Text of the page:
“The scheme is nothing short of rank lunacy,” he said.  “We haven’t the men, France can spare none of hers, and Belgium must be crushed when the big battalions meet.  Germany has at least three millions in the field already.  Paris has been saved by a miracle.  By some other miracle we may check the on-rush in France, but, if we start dividing our forces, even Heaven won’t help us.”

“Surely you’ll admit that we should strengthen the defence of Antwerp?” argued the sailor.

“I think it impracticable.  Liege only held out until the new siege howitzers arrived.  Namur fell at once.  Why should we expect Antwerp to be impregnable?”

The navy deemed the army pessimistic, but, exactly a month later, the Lieutenant-Commander remembered that conversation, and remarked to a friend that about the middle of September he took to Ostend “a chap on the Staff who seemed to know a bit.”

It is now a matter of historical fact when Von Kluck and Sir John French began their famous race to the north, the Belgian army only escaped from Antwerp by the skin of its teeth.  The city itself was occupied by the Germans on October 9th, Bruges was entered on the 13th, Von Bessler’s army reached the coast on the 15th, and the British and Belgians were attacked on the line of the Yser next day.

Thus, fate decreed that Dalroy should witness the beginning and the end of Germany’s shameless outrage on a peaceful and peace-loving country.  On August 2nd, 1914, King Albert ruled over the most prosperous and contented small kingdom in Europe.  Within eleven weeks he had become, as Emile Cammaerts finely puts it, “lord of a hundred fields and a few spires.”

Though Dalroy should live far beyond the alloted span of man’s life, he will never forget the strain, the misery, the sheer hopelessness of the second month he spent in Belgium.  The climax came when he found himself literally overwhelmed by the host of refugees, wounded men, and scattered military units which sought succour in, and, as the iron ring of Kultur drew close, transport from Ostend.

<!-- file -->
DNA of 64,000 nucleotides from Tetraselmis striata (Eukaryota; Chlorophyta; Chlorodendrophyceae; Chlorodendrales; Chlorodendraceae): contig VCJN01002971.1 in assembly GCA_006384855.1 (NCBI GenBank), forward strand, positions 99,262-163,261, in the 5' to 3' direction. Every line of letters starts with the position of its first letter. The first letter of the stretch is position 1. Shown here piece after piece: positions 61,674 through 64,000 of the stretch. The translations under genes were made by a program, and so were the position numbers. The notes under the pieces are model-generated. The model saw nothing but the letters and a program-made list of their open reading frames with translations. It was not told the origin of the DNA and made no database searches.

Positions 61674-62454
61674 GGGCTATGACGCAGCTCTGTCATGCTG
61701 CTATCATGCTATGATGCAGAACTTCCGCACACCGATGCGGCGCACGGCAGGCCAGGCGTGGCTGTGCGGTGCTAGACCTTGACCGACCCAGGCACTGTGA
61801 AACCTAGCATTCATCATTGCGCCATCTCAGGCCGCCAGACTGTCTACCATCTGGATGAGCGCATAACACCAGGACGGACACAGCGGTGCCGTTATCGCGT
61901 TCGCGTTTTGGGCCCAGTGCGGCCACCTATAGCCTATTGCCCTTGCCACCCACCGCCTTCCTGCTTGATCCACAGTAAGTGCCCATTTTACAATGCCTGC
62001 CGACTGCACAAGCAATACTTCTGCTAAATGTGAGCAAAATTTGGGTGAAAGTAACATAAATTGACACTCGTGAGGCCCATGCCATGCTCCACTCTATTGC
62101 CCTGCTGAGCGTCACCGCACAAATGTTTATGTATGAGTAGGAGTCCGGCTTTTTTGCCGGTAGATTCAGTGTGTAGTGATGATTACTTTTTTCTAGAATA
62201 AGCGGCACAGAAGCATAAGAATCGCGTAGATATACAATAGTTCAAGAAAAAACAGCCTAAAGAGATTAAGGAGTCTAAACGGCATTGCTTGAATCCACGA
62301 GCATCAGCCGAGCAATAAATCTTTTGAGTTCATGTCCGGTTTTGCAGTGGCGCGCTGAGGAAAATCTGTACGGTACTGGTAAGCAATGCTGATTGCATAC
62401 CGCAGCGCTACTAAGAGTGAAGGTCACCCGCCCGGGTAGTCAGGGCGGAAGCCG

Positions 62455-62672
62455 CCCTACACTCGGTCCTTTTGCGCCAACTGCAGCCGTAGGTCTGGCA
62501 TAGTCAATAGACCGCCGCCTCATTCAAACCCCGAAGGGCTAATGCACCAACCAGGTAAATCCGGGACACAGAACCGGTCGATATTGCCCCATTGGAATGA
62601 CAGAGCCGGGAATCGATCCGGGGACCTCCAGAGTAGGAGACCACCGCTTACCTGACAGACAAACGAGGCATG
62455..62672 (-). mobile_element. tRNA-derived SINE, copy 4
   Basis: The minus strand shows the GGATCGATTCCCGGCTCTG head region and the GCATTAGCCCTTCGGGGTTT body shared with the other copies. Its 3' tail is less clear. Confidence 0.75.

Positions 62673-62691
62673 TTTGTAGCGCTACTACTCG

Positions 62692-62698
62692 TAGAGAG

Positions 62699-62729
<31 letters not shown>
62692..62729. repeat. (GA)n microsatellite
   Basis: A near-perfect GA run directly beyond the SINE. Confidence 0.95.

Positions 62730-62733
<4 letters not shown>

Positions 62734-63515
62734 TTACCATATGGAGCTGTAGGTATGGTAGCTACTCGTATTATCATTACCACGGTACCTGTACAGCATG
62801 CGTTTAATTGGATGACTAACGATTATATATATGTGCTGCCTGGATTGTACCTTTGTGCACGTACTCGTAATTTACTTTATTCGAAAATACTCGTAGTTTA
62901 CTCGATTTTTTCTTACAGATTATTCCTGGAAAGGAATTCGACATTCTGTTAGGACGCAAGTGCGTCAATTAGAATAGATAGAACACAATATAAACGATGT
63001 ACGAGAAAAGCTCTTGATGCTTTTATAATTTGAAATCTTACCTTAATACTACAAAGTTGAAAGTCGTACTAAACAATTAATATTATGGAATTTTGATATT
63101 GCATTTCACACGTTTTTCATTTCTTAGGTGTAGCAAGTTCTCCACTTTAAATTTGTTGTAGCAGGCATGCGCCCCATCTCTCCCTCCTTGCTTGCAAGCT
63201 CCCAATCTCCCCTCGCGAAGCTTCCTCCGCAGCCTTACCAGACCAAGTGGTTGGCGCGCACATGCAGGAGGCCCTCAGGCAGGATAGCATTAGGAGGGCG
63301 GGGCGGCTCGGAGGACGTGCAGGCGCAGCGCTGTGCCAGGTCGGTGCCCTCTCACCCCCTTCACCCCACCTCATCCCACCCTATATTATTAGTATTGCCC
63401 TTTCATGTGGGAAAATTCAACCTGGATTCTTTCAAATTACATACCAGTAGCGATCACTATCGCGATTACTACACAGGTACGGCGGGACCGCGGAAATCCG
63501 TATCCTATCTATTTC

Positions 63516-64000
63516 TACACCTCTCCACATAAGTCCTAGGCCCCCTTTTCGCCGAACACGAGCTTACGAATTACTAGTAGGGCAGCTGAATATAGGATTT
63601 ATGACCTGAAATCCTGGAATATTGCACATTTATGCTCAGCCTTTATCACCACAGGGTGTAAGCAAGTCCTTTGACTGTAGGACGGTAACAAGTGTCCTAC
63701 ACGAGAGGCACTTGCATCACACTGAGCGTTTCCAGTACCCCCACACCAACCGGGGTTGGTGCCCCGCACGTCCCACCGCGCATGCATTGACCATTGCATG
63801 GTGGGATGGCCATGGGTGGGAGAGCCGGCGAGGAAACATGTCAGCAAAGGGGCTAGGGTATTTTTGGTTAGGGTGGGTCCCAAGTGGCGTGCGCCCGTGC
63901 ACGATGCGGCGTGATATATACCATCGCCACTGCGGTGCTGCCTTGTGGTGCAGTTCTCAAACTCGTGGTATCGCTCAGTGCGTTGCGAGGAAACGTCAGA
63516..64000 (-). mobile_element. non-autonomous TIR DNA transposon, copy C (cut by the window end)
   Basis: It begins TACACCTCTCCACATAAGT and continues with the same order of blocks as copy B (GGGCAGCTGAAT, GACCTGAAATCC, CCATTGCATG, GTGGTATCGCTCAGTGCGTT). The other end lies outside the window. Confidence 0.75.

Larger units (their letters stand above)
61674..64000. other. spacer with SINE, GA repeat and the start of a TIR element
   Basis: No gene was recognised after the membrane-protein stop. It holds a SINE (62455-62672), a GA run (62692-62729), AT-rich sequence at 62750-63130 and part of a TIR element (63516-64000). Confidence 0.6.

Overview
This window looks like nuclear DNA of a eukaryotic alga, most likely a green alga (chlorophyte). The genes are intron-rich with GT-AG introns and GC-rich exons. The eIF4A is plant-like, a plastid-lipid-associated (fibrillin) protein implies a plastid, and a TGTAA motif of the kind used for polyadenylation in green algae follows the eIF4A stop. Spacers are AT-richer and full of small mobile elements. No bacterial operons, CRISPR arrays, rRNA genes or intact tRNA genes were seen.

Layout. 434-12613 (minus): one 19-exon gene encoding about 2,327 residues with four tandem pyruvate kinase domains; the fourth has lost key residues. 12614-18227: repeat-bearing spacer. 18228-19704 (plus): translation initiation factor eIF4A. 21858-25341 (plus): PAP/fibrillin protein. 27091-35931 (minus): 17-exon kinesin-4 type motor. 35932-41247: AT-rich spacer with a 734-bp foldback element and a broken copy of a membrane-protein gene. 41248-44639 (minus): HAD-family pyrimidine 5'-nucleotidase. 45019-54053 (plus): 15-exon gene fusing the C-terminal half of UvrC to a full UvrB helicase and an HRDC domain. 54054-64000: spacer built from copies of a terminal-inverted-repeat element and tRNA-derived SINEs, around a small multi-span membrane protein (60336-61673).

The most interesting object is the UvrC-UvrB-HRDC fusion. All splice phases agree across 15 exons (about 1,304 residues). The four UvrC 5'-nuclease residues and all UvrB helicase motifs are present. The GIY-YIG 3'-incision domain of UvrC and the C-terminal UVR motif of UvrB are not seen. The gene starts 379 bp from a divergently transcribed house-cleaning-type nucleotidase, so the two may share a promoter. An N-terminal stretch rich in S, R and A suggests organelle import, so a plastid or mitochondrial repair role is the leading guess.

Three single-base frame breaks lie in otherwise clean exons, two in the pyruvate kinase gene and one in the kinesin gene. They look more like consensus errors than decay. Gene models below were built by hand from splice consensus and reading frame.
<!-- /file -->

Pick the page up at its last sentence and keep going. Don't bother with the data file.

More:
With the retreat of the Belgian army towards Dunkirk, and the return to England of such portion of the ill-fated Naval Division as was not interned in Holland, his military duties ceased.  In his own and the country’s interests he ought to have made certain of a berth on the last passenger steamer to leave Ostend for England.  He, at least, could have done so, though there were sixty thousand frenzied people crowding the quays, and hundreds, if not thousands, of comparatively wealthy men offering fabulous sums for the use of any type of vessel which would take them and their families to safety.

But, at the eleventh hour, Dalroy heard that a British Red Cross Hospital party, which had extricated itself from the clutch of the mailed fist, was even then en route from Bruges to Ostend by way of Zeebrugge.  Knowing they would be in dire need of help, he resolved to stay, though his action was quixotic, since no mercy would be shown him if he fell into the hands of the Germans.  He took one precaution, therefore.  Some service rendered to a tradesman had enabled him to buy a reliable and speedy motor bicycle, on which, as a last resource, he might scurry to Dunkirk.  His field service baggage was reposing in a small hotel near the harbour.  For all he can tell, it is reposing there yet; he never saw it again after he leaped into the saddle of the Ariel, and sped through the cobbled streets which led to the north road along the coast.  The hour was then about six o’clock on the evening of October 13th.

A Belgian staff officer had assured him that the Germans could not possibly occupy Ostend until late next day.  The Belgian army, though hopelessly outnumbered, had never been either disorganised nor outmanoeuvred.  The retreat to the Yser, if swift, was orderly, and the rearguard could be trusted to follow its time-table.

Hence, before it was dark, Dalroy determined to cover the sixteen miles to Zeebrugge.  The Hospital, which was convoying British and Belgian wounded, would travel thence by the quaint steam-tramway which links up the towns on the littoral.  It might experience almost insuperable difficulties at Zeebrugge or Ostend, and he was one of the few aware of the actual time-limit at disposal, while a field hospital bereft of transport is a peculiarly impotent organisation.